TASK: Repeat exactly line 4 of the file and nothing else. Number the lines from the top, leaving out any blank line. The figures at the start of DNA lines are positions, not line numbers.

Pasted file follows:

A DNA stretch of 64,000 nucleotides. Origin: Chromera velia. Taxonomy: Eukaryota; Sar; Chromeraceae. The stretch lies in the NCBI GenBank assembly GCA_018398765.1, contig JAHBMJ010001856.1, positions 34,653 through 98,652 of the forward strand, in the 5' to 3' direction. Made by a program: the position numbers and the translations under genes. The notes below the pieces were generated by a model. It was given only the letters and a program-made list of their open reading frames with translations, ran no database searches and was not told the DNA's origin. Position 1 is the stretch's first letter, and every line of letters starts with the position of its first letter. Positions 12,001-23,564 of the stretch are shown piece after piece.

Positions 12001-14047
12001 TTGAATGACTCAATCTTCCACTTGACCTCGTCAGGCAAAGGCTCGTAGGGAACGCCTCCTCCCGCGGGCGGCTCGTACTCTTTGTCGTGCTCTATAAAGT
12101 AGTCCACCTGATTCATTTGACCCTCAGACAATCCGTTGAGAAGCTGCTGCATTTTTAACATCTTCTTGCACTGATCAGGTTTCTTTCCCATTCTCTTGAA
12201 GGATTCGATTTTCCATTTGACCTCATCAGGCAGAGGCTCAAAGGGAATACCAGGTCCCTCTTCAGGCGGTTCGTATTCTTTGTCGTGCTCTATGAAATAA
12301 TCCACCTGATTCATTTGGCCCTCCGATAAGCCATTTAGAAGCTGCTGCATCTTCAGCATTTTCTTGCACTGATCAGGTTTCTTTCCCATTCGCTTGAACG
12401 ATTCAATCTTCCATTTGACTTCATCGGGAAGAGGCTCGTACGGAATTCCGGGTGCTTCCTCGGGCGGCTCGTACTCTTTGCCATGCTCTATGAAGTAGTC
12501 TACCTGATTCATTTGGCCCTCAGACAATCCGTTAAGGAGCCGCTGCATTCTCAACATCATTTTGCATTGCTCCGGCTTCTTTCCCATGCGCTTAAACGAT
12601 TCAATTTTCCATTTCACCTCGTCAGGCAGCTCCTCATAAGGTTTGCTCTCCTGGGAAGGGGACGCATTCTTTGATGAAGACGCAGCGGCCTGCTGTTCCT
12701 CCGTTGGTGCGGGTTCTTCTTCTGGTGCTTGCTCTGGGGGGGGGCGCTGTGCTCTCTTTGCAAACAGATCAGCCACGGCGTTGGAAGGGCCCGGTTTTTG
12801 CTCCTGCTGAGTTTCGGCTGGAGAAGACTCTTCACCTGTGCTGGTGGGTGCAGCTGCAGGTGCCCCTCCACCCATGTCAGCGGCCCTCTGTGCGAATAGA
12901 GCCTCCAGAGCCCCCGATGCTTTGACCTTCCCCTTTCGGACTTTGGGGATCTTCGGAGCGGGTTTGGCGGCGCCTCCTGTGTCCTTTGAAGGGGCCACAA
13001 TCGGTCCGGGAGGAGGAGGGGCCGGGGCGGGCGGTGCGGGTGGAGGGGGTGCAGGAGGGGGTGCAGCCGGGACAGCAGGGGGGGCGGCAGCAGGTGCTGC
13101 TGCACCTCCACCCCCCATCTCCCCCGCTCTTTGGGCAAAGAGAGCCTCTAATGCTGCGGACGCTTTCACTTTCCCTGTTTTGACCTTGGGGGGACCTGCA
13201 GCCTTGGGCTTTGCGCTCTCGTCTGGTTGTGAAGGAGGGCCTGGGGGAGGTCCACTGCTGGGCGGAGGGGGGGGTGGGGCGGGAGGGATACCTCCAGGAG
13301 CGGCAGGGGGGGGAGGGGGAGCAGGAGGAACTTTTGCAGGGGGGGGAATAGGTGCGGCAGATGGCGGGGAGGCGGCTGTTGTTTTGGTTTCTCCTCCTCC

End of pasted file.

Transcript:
12101 AGTCCACCTGATTCATTTGACCCTCAGACAATCCGTTGAGAAGCTGCTGCATTTTTAACATCTTCTTGCACTGATCAGGTTTCTTTCCCATTCTCTTGAA